Seoul’s decision to abandon a nuclear weapon option and forego development of proliferation-sensitive enrichment and reprocessing capabilities allowed it to integrate its fledgling domestic reactor industry with established nuclear vendors. South Korea proceeded to establish itself as one of the most advanced nuclear power countries in the world.
Korea’s nuclear development also had a positive impact outside the industry. Its focus on manufacturing reactor components and balance-of-plant equipment led to major improvement and expansion in the country’s steel, machinery, and electrical equipment sectors—culminating in the success of multinational companies like Doosan Heavy Industries, which build not just nuclear power plants but also marine vessel components, desalinization plants, and much more. South Korea’s growing expertise in nuclear fuel fabrication has also benefitted other areas of high-tech manufacturing and advanced scientific research. These spin-offs from its nuclear industry have supported South Korea’s remarkable economic rise.
South Korea is now poised to become one of the world’s major reactor exporters. It currently operates 23 nuclear reactors domestically that generate 26 percent of its electricity and plans to build 11 more by 2024. (Five are currently under construction and nearing completion.) Korean companies, led by Korea Electric Power Corporation (KEPCO), are currently building four nuclear reactors in the United Arab Emirates, and have ambitions to export indigenous reactors and components to other aspiring nuclear states.
Based on this success, South Korea asked the United States to grant advance consent rights for enrichment and reprocessing in the 2014 renewal of the 123 agreement. Seoul, with some justification, claims that the success of its nuclear program and its stellar nonproliferation record over the past 30 years warrant a more liberal deal from Washington. However, Washington’s global proliferation concerns led to a two-year extension of the original agreement to allow additional time for the sides to work out their differences. South Korea’s nuclear industry still requires US consent because American companies maintain licenses on crucial aspects of Korean reactor components and ancillary equipment.
Lessons from Seoul. Together with South Korean and Stanford University colleagues, we examined the technical, economic, and political aspects of Korea’s nuclear fuel cycle to provide an independent assessment. We concluded that in the short term, South Korea should continue to build on its middle-fuel-cycle efforts and develop interim dry-cask storage for its spent nuclear fuel. Enrichment is economically and technically unattractive, and it is politically divisive. South Korea should also continue its innovative pyroprocessing research for potential future application.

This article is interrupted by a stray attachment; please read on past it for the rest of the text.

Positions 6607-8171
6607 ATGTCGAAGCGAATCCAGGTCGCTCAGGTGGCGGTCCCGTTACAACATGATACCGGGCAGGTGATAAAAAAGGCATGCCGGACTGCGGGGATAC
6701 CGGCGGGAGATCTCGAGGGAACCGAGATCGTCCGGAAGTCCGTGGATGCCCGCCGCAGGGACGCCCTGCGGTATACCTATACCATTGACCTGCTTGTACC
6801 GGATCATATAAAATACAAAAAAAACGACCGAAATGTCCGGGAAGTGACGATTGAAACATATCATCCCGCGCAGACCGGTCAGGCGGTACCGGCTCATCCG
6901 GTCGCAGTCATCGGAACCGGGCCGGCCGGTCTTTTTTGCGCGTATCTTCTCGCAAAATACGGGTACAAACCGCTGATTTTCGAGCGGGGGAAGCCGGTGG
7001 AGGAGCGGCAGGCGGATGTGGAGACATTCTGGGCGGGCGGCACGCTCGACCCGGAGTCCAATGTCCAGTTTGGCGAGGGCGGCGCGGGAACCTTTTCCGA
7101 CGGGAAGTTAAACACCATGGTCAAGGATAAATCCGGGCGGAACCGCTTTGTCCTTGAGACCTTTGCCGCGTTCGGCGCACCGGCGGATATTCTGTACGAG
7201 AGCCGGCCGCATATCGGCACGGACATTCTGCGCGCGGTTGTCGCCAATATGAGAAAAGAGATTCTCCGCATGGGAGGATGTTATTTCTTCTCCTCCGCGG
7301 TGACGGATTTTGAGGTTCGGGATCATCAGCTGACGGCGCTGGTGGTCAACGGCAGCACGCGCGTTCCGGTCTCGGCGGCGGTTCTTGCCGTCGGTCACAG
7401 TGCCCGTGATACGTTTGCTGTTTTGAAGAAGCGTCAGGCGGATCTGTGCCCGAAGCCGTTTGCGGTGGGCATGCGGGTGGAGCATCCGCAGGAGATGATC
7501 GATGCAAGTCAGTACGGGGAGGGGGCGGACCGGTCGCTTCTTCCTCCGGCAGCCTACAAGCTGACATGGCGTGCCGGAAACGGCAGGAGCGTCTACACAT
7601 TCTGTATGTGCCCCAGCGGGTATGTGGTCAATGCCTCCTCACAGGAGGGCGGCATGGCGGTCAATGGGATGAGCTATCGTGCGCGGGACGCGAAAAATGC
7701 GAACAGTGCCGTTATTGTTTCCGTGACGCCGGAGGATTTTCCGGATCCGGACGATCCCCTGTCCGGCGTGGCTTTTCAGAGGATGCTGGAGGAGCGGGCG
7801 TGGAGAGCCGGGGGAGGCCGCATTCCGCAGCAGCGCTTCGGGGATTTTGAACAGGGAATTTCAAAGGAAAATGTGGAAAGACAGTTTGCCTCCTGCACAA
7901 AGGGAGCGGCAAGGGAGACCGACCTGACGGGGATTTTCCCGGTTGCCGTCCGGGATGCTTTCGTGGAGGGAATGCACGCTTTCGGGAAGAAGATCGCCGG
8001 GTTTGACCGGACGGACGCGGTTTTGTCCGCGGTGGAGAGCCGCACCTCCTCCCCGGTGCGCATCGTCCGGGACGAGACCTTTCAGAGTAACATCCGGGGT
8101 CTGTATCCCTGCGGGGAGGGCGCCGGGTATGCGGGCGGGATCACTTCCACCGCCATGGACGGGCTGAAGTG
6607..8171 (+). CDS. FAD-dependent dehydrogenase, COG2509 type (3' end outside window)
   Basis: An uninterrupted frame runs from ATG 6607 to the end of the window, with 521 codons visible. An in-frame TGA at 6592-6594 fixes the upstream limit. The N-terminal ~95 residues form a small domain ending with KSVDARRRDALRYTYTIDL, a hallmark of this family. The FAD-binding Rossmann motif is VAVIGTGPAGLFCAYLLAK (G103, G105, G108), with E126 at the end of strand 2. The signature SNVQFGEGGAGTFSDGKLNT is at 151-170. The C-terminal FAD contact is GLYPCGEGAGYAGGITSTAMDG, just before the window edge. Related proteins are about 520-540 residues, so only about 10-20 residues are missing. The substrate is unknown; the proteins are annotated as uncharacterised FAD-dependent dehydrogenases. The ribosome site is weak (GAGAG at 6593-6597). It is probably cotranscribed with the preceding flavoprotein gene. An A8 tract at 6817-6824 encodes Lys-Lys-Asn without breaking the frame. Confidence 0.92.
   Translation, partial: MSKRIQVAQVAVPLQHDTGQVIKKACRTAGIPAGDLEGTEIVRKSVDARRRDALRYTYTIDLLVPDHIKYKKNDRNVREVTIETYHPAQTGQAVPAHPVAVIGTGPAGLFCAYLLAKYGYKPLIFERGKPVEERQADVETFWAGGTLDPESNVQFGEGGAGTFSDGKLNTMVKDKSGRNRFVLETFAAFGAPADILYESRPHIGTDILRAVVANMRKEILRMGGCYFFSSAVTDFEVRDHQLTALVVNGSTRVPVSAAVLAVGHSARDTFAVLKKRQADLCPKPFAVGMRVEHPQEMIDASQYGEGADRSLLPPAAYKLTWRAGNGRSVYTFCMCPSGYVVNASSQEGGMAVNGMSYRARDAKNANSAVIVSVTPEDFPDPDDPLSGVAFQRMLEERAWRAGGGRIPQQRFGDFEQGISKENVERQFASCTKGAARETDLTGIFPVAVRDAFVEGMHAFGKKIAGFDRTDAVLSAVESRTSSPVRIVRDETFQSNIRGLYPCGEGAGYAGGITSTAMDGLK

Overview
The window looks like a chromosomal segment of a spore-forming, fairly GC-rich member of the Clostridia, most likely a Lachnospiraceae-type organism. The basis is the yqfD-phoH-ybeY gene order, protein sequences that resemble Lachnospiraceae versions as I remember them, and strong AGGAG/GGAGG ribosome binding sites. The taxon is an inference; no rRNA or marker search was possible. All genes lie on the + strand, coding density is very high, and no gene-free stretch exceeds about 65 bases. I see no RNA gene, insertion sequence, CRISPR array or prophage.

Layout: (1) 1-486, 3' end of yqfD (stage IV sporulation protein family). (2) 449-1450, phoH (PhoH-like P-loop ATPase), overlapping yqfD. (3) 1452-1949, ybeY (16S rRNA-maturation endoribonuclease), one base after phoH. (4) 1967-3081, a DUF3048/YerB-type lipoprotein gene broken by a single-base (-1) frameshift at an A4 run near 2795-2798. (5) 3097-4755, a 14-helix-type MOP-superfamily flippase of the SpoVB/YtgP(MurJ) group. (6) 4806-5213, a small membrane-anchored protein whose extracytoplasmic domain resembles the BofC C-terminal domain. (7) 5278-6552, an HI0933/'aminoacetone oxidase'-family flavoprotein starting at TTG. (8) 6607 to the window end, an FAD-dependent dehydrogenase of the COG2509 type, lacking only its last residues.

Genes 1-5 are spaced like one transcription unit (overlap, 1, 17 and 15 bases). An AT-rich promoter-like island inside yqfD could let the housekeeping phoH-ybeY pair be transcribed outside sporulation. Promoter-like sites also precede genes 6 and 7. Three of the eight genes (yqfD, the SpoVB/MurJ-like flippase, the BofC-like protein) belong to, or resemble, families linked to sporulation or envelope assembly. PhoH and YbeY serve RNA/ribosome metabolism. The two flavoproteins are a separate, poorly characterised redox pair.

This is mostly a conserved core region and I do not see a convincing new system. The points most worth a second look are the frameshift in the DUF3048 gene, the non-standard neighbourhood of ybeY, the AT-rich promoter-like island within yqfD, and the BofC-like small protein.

In the long term, if South Korea believes it must have domestic enrichment capabilities, it should pursue these multilaterally with established vendors. Reprocessing may be necessary if South Korea decides to pursue fast reactors and close the nuclear fuel cycle. At this point, however, South Korea should continue to emphasize the parts of the fuel cycle that have made it a leader in nuclear energy, while continuing to purchase inexpensive enrichment services on the global market and store its spent nuclear fuel.
What lessons should aspiring nuclear-energy states take from South Korea’s success? Clearly, they must abandon the pursuit of nuclear weapons and provide the necessary transparency to convince others of the peaceful nature of their nuclear programs. They should, at least initially, forego enrichment and reprocessing and instead develop the more economically profitable and less proliferation-sensitive middle of the fuel cycle.
South Korea’s experience also shows that it is critical to partner with countries that have successful nuclear industries and regulatory systems. Such partnerships should be structured to provide experiential learning and technology transfer to speed up domestic development. Even then, it will take several decades of dedication to build significant industrial capacity.
For Iran, the lesson is clear: Tehran should abandon its enrichment efforts because the costs—technological, economic, and political—are not worth the price of keeping the weapon option open. Iran should pursue the more profitable middle of the fuel cycle, just as South Korea has done for decades. However, for Iran to succeed along this path, Washington must support Iran’s integration into the international nuclear energy community, rather than isolate it.
South Korea is a model for the national benefits of this type of nuclear integration. If it moves decisively to resolve concerns related to counterfeit parts, and is able to negotiate a fair and beneficial new 123 agreement with Washington, it can ensure its status as a global leader in nuclear power.